[JAN2023] When I unloaded the TrailCam memory card this week, I found 3 awesome photos of a coyote in all its winter bushy beauty, which I have uploaded to the TrailCam Gallery.
Guests sometimes ask if they should be concerned about any of the wildlife here. My response is that any wild animal encounter should be treated with respect, and always given space so they do not feel threatened. BUT that, in over a decade living here, I have never directly observed a live coyote… though I am quite certain many have seen me and silently trotted off in the other direction.
Unlike urban coyotes which have become habituated to humans–a dangerous dynamic–I think the ones out here in the country don’t know what to make of us ungainly, awkward and noisy two-legged creatures and seem to want nothing to do with humans.
At night here, especially in the hours soon after dusk, you may be treated to a chorus of coyote howls, yips and barks. It brings a eerie and sublime wilderness feel to the forest and is especially stunning when there are several groups of them in different places communicating back and forth. I was interested to know what the different sounds mean and found a great guide to coyote voicings here.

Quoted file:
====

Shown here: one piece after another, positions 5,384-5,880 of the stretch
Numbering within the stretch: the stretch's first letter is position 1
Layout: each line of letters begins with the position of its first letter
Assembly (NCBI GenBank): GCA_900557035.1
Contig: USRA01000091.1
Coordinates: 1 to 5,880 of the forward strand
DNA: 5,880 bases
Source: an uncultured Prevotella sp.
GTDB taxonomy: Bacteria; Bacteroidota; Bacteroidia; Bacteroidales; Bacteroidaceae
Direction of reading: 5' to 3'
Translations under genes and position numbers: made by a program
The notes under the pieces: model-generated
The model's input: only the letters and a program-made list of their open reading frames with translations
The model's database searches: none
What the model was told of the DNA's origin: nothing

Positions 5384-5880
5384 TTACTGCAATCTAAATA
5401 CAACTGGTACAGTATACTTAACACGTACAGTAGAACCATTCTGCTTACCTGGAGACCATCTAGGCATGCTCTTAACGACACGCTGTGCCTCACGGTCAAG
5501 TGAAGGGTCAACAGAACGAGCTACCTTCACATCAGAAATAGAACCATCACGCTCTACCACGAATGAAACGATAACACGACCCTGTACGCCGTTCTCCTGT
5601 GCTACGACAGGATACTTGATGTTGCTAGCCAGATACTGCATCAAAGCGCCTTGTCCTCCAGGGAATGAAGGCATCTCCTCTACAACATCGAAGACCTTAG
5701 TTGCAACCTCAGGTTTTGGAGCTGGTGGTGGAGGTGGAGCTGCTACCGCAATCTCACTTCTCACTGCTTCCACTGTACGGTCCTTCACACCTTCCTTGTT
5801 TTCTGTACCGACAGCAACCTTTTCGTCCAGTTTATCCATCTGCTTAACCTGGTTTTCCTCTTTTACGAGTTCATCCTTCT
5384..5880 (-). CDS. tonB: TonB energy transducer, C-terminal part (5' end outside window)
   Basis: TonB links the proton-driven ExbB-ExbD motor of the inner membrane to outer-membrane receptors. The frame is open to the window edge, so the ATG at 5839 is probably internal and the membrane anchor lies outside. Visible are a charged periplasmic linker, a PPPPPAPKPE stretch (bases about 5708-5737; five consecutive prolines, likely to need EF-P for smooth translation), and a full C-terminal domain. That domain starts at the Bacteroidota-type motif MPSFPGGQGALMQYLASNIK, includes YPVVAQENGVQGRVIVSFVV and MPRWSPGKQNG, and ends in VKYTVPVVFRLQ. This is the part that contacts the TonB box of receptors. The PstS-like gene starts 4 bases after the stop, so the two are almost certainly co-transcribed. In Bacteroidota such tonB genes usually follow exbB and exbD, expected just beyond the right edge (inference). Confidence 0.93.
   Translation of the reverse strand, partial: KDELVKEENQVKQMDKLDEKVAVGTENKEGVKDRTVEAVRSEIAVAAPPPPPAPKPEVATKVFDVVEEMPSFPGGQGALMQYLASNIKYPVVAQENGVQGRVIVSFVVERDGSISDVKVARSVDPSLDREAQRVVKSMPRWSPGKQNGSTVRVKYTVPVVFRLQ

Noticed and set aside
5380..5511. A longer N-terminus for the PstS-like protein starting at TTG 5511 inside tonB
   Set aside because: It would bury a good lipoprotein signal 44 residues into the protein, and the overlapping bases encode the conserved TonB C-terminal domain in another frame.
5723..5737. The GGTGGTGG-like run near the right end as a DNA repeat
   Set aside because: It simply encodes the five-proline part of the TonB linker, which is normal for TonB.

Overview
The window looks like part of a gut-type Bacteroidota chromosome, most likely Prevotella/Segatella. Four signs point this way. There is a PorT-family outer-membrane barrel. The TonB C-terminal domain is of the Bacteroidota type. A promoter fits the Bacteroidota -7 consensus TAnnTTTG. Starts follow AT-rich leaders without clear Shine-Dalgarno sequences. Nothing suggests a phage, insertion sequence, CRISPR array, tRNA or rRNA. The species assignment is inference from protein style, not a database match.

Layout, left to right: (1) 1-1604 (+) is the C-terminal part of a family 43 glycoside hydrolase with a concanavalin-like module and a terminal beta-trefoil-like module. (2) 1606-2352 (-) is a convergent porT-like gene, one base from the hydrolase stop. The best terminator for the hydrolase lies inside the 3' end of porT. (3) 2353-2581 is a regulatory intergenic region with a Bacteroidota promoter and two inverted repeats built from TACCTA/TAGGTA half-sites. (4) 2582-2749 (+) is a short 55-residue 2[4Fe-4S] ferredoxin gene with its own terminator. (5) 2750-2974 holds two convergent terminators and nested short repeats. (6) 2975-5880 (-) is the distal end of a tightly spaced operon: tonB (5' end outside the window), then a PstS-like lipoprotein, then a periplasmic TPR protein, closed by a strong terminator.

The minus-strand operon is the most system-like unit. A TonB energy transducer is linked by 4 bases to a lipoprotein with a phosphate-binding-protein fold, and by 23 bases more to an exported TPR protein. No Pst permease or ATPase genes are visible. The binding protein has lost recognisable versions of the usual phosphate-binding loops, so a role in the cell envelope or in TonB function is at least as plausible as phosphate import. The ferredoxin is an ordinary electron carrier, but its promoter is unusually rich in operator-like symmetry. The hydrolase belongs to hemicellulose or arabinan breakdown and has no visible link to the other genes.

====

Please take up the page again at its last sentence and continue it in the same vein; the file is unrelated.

Oh, and guests sometimes ask if there are bears. I like to tell the story of one I once saw right beside the sauna (see Bear With Me blog post). But he was just passing through and extraordinarily beyond his normal range which is up on the Bruce Peninsula.